Once I'm in the zone, I have been able to pick up where I've left off. Sometimes, I'll re-read what I've written, and go from there, but mostly I just pick up "the pen" or keyboard, and start writing, since the characters come to me.
For Fiction Writers: Do you listen (or talk to) to your characters?
I usually don't talk to my characters, but I certainly listen to them. Again, they way my stories come together, or start, are usually as a movie or video playing out in my mind's eye.
So I see, hear, and feel the five senses as I write. I also hear the soundtrack playing in the background, although that could be the music I'm listening to as I write.
What advice would you give other writers?
“Get your butt in the seat and write!” This is the best piece of advice I’ve ever heard. I wish I could remember who said this, but it’s great advice, and one I give to all my friends interested in writing.
The second piece of advice: “If what you’re writing isn’t moving the story forward, then cut it.” My editor, Janet, gave me this advice. It’s the advice I used as we edited Last Exit to Montauk. We brought it down to 388 pages, from just under 800.
How did you decide how to publish your books?
Since this was all new to me, I researched my options, from self-publishing to traditional publishing.
I found the self-publishing route confusing. It just wasn't right for me. I know there are many who've been successful going this route, and I applaud them, but it wasn't for me.
Like many before me, I received MANY rejection letters, from editors, publishers and agents; and kept them all.
Connecting with my eventual editor and publisher was either a fluke or fate, you make the call. I found her via a friend of a friend.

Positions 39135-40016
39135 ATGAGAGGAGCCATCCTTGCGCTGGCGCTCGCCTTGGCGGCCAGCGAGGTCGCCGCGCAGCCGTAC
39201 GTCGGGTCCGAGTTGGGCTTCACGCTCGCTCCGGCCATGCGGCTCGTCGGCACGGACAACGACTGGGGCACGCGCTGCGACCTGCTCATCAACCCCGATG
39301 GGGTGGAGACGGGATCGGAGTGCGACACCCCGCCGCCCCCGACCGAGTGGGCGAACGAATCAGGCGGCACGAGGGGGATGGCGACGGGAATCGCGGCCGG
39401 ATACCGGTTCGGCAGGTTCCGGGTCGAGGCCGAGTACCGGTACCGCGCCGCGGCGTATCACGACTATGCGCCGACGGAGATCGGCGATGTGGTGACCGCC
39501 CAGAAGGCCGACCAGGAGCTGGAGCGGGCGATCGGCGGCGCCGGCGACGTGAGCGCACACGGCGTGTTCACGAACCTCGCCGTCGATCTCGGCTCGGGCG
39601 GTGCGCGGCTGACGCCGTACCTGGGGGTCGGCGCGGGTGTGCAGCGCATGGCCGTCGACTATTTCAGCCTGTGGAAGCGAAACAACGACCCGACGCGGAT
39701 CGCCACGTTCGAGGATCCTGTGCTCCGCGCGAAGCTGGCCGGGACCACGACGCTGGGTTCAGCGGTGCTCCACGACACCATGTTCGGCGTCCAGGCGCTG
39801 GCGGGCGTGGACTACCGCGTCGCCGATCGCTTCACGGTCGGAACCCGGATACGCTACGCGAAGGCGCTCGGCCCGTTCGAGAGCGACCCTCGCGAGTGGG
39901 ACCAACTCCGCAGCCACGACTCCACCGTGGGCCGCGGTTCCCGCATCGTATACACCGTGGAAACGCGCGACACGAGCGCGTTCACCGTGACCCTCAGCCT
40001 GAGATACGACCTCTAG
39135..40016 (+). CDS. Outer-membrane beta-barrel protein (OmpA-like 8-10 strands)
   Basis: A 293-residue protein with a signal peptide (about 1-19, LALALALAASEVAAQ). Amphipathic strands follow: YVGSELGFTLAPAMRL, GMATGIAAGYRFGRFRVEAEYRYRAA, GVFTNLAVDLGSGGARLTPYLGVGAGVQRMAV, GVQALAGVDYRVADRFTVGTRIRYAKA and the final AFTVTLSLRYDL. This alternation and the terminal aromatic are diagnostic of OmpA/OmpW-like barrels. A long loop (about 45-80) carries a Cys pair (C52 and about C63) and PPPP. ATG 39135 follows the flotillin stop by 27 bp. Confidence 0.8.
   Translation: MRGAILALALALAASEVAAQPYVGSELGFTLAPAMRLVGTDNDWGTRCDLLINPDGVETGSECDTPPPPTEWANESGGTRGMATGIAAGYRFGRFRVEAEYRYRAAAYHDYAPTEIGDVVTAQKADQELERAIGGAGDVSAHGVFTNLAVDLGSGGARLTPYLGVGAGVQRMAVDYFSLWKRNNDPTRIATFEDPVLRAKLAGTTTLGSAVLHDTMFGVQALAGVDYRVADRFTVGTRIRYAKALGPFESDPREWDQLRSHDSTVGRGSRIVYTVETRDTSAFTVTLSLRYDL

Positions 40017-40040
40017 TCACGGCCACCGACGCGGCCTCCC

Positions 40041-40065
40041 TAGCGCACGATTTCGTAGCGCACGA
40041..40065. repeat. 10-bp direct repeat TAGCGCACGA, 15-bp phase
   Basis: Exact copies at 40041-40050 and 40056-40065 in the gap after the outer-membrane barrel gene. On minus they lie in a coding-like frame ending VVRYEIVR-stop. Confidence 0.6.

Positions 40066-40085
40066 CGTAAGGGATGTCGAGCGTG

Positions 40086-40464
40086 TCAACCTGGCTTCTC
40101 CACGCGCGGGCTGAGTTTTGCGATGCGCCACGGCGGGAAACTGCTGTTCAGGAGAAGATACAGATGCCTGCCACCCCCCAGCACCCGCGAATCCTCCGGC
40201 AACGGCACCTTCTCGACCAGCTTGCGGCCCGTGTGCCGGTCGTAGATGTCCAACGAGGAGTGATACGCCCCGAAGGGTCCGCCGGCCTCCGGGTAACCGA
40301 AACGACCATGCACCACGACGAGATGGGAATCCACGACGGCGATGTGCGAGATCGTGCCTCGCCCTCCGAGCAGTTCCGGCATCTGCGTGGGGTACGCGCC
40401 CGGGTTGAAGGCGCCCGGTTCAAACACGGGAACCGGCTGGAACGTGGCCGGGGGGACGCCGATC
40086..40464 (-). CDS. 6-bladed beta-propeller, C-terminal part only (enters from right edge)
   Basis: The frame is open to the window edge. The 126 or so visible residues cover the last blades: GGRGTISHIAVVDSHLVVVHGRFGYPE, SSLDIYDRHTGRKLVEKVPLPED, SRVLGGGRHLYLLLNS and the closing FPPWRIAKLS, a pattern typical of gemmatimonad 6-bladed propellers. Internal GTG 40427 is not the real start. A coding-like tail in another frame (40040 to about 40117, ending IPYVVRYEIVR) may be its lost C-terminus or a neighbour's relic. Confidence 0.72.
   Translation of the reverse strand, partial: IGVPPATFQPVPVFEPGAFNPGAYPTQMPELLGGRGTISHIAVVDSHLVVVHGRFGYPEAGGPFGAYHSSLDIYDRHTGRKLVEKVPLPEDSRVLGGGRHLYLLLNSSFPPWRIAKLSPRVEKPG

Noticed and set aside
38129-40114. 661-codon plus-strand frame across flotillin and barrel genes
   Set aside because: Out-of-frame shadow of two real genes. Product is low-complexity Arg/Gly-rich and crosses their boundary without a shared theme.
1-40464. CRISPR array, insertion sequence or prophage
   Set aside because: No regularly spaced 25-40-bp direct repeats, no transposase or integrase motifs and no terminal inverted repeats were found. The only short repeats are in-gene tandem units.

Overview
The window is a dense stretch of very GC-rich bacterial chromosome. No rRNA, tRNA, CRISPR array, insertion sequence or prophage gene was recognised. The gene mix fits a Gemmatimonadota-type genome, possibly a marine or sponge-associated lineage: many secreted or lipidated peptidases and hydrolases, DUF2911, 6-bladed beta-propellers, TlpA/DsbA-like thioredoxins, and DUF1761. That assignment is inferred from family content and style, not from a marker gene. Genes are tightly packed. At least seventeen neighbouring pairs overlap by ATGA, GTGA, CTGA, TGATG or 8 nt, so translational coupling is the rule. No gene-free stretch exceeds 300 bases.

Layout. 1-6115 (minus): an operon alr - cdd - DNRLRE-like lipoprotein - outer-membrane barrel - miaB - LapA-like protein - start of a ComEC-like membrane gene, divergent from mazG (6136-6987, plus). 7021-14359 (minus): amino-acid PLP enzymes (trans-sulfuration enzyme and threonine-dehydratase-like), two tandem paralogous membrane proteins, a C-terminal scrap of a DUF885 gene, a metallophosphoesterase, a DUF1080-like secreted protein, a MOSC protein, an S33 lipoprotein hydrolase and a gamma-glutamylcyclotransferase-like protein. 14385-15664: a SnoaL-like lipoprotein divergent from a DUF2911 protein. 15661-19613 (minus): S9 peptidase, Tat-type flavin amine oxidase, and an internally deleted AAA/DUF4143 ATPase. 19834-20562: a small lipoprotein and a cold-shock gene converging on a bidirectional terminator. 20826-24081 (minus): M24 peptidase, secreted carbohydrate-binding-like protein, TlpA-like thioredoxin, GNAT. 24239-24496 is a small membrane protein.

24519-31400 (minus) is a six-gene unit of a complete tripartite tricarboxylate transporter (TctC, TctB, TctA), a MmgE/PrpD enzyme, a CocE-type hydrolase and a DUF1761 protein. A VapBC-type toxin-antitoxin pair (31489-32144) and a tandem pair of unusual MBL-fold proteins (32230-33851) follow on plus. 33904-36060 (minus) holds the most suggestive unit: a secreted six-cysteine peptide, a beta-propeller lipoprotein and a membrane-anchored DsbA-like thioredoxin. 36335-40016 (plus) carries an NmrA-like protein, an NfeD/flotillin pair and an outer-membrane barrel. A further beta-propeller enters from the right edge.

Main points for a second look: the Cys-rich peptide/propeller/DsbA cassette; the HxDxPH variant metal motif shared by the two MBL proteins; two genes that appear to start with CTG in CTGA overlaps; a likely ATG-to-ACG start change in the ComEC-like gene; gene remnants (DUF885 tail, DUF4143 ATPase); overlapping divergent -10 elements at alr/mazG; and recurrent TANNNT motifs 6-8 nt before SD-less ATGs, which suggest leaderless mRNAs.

She wasn’t accepting new clients at the time, but since a current client recommended we connect, she decided to look at my material, merely as a courtesy. She had no intent on signing me…none!
That all changed when she read my manuscript. She fell in love with it, my writing style and potential. She changed her mind, and we’ve now been working together since December 2015.
Janet has become an integral member of my “team,” which includes my wife, my older and younger brothers, and some close friends, who’ve been kind enough to provide me with their insights and feedback. #TeamV!
What do you think about the future of book publishing?
Like every other business, technology is driving change. If you don't change along with the trends, then you'll be out of business. Look what happened to Blockbuster?
It's the same for publishing, in my opinion. Self, indy and traditional publishers need to use technology to drive sales. You need to analyze and know the metrics that are driving your sales, or the sales in your category.
Maybe your novel is in the wrong category. Maybe instead of putting it in the YA, it should be in New Adult, or Western categories. Again, analyze the trends.
If you don't and aren't using technology and the multi-channel approach to publishing and marketing your work, then you're doing yourself and work a disservice.
What do you use?: Professional Editor, Professional Cover Designer, Beta Readers
What genres do you write?: Contemporary Romance, Coming-of-age romance, Interracial romance, Multicultural romance, Romantic Comedy, Love Story, Mystery Thriller, Contemporary fiction
What formats are your books in?: eBook, Print, Both eBook and Print
All information in this post is presented “as is” supplied by the author. We don’t edit to allow you the reader to hear the author in their own voice.